Revenge films do not get more straight up that this. John Wick (Keanu Reeves) is a retired hitman who has just lost his wife (Bridget Moynahan) to an illness. He is grieving and he is alone, and then some punk ass kid tries to screw with him. John Wick is reviewed after the jump.
John encounters some Russian thugs at a gas station and when one asks to buy his car, he tells them to get lost and drives off. The thug ring leader turns out to be Iosef Tarasov (Alfie Allen, Game of Thrones), the son of New York’s crime syndicate boss, Viggo (Michael Nyqvist, The Girl With The Dragon Tattoo). He’s got a chip on his shoulder and doesn’t take to being told no. The men track down Wick and attack him at his home, taking from him things that really matter. What Iosef doesn’t realise is that Wick was once a legendary assassin. He was the man you sent in to kill the bogeyman – not exactly someone you get on the wrong side of. Wick declares war on Iosef and anyone who stands in his way.
John Wick is pure revenge, served hot and without additional noise. There is nothing simpler than a man seeking revenge for a wrong that was committed and John Wick doesn’t try to make it anything more complicated than that. That’s why this film works so well – its high energy, relentless, in-your-face revenge, and when someone as interesting as Keanu Reeves is the protagonist, you’re in for a damn good time. Reeves is excellent in this, in fact I’d say it’s his best performance in almost a decade. He’s got the cool calm demeanour (aka, Neo in The Matrix) down pat, and a commanding screen presence. It’s hard to believe that he is 50, he moves with such ease.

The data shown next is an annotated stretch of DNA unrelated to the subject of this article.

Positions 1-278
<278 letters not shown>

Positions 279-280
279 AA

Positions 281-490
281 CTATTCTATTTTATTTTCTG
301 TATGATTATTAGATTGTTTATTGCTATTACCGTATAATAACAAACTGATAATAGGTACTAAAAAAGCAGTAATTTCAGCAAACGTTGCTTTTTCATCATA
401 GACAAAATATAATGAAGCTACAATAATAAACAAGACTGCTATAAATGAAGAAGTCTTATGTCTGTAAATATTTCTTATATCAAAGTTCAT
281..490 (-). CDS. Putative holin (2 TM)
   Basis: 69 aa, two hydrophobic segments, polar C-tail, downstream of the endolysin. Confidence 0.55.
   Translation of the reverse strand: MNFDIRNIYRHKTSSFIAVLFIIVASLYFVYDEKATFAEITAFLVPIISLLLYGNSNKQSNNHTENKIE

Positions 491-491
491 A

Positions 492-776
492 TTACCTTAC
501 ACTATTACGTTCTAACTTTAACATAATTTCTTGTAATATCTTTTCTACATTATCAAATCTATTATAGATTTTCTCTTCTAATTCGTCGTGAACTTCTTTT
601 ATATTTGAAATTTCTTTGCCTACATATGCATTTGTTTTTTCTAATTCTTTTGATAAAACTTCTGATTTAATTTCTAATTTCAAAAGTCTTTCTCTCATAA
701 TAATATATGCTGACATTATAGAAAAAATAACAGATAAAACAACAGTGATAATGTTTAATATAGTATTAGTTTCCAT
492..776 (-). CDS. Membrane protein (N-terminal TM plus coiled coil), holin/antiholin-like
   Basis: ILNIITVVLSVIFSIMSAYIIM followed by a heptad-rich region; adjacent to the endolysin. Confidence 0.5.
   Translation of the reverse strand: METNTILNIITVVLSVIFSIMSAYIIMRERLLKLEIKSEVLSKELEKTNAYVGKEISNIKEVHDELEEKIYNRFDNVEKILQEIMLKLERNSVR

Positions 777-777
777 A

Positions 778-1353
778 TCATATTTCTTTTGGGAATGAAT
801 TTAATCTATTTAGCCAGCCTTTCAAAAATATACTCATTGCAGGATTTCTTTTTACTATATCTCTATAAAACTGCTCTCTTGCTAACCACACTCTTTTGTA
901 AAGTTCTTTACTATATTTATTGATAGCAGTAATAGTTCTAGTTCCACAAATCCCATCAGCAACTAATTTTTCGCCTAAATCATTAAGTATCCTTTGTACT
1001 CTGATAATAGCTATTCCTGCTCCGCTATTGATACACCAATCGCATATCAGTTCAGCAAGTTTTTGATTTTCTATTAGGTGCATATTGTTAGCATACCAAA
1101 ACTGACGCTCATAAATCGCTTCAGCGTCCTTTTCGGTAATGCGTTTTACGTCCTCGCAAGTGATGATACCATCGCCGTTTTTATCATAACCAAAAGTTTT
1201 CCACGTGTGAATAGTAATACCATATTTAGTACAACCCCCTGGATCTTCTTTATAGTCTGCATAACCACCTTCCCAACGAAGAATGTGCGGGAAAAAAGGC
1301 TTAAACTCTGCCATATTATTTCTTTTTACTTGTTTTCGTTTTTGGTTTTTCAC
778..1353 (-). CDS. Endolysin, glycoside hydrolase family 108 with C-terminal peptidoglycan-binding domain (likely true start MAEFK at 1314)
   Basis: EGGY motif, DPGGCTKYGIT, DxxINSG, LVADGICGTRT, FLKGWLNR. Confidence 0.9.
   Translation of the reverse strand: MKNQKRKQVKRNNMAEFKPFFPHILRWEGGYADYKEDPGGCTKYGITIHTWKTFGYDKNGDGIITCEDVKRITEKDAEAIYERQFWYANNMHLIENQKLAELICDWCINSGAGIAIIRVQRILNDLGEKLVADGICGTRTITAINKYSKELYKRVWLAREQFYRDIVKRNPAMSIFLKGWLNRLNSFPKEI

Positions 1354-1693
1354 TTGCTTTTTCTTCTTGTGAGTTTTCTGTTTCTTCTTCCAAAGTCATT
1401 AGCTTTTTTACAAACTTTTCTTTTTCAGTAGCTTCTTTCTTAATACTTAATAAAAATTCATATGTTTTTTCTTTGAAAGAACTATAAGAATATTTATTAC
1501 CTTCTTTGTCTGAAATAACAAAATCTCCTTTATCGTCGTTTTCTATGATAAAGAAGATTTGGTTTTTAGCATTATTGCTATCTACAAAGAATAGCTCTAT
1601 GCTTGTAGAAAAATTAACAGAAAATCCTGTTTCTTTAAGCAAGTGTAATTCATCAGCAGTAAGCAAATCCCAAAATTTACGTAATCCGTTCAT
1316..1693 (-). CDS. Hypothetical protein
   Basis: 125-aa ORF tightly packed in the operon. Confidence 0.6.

Reeves is surrounded by a fantastic supporting cast including William Dafoe, who is excellent in a more sympathetic role than he usually plays. Alfie Allen was well-cast as the snivelling thug; while Lance Riddick (Fringe) amused as the Continental Hotel’s manager. While film is certainly not going to pass the Bechdel test, it did have one female (Adrianne Palicki, Friday Night Lights), playing a kick-ass, rule-breaking assassin.
As far as action films go, this one is better than most and that’s due to strong direction and impressive stunt choreography. The action sequences flow so well and there’s a real believability to the hand-to-hand combat scenes. The camera doesn’t shake or cut away unnecessarily, we get to see it all. This is directors David Leitch and Chad Stahelski’s directorial début, however both have their roots in stunt coordinating (they worked with Reeves on The Matrix), which is evident in the high quality of the action scenes (which make up at least 2/3 of the film).
On the downside, the pop-rock soundtrack, which works well in some parts of the film (particularly the club sequence), is at times overbearing and ill-fitting. There are also a handful of lines of dialogue that are real clunkers – the words are certainly not as slick as the film’s look.
If you want your revenge straight up, John Wick is the film for you. Enjoy its unrelenting barrage of death at the hands of an extremely slick, exceptionally stylish assassin.
By Sam McCosh
Director: David Leitch, Chad Stahelski
Writer(s): Derek Kolstad (screenplay)
Starring: Keanu Reeves, Michael Nyqvist, Adrianne Palicki, Willem Dafoe
Runtime: 101 minutes
Release date(s): USA: October 24 2014; Australia: October 30 2014; New Zealand: November 27 2014